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10 Cartoons to Watch for Women’s History Month

This article is written by a student writer from the Her Campus at American chapter.

It’s April, meaning it’s getting closer to the end of a stressful semester of college with little time to unwind. However, it is also right after Women’s History Month. To belatedly celebrate Women’s History Month, here is a list created with the help of friends of ten female-led cartoons you should watch in your free time.

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Courtesy of Walmart

The Powerpuff Girls (1998)

Three superpowered five-year-old girls fight crime, monsters and even Satan himself. Being one of Cartoon Network’s first original cartoons, “The Powerpuff Girls” by Craig McCracken has become a feminist icon over the past 25 years since its debut in 1998. With its charming cast of characters, art style and action-packed episodes, the cartoon shows that despite what others may think, women are just as powerful and capable as men. 

Kim Possible (2002)

Basic, average teenager Kim Possible, along with her best friend Ron Stoppable, fight villains and save the world in a similar fashion to the Powerpuff Girls in which none of the heroes have a secret identity. The show’s fashion, entertaining characters and music are noteworthy along with Kim’s relatable issues. Kim’s confident, assertive, independent personality makes her a strong female lead, marking “Kim Possible” as another feminist icon.

My Life as a Teenage Robot (2003)

16-year-old robotic teenager Jenny Wakeman has to balance her social life and her saving-the-world duties. The show’s color usage, witty writing and complex plots help “My Life as a Teenage Robot” stand out against other shows from the 2000s. The show’s not-so-subtle references to modern society help distinguish it from others, especially since some of the issues tackled are still relevant today. 

Ever After High (2013)

Based on the Mattel doll series with the same name, “Ever After High” is about the children of fairytale characters like Snow White and Sleeping Beauty. The show is full of fun characters with beautiful designs that match the main and side characters. If the cartoon isn’t your thing, there is also a five-part book series by Shannon Hale that expands the franchise’s lore and even contains a crossover with Mattel’s other 2010s doll series, “Monster High.”

Rapunzel’s Tangled Adventures (2017)

As a good sequel series to a Disney movie, “Rapunzel’s Tangled Adventures” expands upon the pre-established lore and characters from the 2010 Disney film “Tangled”. “Rapunzel’s Tangled Adventures” brings plenty of new characters that also help flesh out the kingdom of Corona.

She-Ra and the Princesses of Power (2018)

“She-Ra and the Princesses of Power,” the reboot of “She-Ra: Princess of Power” has a female-dominated cast who are strong and unique in their own ways. The show is full of magic and fantasy elements that are bound to draw people’s attention along with a plot that’s short enough to not overstay its welcome but long enough to feel complete.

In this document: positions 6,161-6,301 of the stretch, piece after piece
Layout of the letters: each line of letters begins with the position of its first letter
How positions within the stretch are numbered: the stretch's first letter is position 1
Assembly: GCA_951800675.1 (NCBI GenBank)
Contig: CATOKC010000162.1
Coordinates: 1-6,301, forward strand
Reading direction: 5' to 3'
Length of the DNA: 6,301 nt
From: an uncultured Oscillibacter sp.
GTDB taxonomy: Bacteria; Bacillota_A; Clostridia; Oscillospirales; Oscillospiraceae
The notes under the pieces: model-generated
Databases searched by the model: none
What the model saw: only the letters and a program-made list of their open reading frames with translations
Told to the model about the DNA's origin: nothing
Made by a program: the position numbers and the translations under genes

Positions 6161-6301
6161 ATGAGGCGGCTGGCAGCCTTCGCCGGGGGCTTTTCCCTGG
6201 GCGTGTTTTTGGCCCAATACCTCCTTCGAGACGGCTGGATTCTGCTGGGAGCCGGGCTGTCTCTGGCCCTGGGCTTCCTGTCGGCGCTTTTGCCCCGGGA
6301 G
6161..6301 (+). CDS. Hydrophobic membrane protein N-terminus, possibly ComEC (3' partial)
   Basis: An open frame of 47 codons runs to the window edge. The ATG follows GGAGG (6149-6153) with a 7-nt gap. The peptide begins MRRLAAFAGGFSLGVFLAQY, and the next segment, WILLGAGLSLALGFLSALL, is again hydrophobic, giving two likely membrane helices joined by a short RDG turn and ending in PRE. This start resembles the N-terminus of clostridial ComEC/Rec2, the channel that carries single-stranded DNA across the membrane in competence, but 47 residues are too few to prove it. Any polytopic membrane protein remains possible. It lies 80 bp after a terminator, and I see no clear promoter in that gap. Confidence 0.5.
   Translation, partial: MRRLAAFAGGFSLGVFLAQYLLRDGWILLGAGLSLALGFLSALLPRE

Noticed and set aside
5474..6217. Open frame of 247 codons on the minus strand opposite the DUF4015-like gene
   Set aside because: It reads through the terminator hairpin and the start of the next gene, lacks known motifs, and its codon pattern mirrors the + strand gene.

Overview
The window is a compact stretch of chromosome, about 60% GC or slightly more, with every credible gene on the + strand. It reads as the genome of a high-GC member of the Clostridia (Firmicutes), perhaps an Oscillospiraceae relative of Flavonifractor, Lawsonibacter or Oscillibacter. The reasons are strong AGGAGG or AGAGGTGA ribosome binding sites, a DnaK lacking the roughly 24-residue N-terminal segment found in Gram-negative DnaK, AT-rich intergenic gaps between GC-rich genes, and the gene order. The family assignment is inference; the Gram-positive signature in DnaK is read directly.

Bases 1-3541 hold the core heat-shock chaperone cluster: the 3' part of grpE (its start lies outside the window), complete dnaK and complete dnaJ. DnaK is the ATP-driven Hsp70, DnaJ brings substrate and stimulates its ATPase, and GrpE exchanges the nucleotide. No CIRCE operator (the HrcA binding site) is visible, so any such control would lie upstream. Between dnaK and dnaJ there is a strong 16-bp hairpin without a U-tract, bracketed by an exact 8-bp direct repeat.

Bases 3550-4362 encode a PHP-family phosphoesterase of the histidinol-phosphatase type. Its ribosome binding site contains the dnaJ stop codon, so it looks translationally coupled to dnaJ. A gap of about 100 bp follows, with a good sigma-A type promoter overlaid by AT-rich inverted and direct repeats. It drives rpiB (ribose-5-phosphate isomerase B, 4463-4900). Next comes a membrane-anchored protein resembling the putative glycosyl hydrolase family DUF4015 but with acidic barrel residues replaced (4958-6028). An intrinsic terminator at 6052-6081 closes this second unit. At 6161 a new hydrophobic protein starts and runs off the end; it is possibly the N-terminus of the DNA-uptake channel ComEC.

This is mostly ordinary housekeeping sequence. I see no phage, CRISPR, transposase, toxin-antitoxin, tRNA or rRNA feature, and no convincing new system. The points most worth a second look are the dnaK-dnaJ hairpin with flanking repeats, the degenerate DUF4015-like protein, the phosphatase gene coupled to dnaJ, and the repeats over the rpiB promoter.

DC Super Hero Girls (2019)

Teenage versions of DC heroes, like Wonder Woman, attend high school together. “DC Super Hero Girls” highlights close female friendships between the main characters who varied in terms of both their designs and personalities.

Amphibia (2019)

13-year-old Anne Boonchuy gets trapped in the world of Amphibia, leading to a story about found family, healthy friendships and personal growth. The story progression of “Amphibia” is one with plenty of heartwarming and heartwrenching moments. “Amphibia” also has great Asian American representation with Anne’s Thai culture being shown throughout the series, especially the first half of the third and final season.

The Owl House (2020)

14-year-old witch wannabe Luz Noceda’s dreams come true when she gets trapped in the demon realm known as the Boiling Isles where she becomes a witch-in-training. Created by “Gravity Falls” storyboarder Dana Terrace, “The Owl House” is an amazing adventure from start to finish. Incorporating themes of found family, acceptance and being your true self, the story of “The Owl House” is sure to stick with its audience long after its upcoming ending.

Moon Girl and Devil Dinosaur (2023)

Based on the Marvel comic series “Moon Girl”, “Moon Girl and Devil Dinosaur” has already received high praise for its fun and color art style along with its black representation. So far in the show’s run, it has shed much-needed light on black joy.

This list of cartoons spans over four decades, meaning there is plenty of female empowerment content between these ten cartoons. It’s worth noting that most of these cartoons are already over, so there’s no need to rush through them.

Micah (they/she) is a DC native and sophomore at American University studying Literature (Creative Writing track) with a Communications minor. They are passionate about their interests which include reading, writing, drawing, and watching cartoons. Will most likely be seen wearing pink.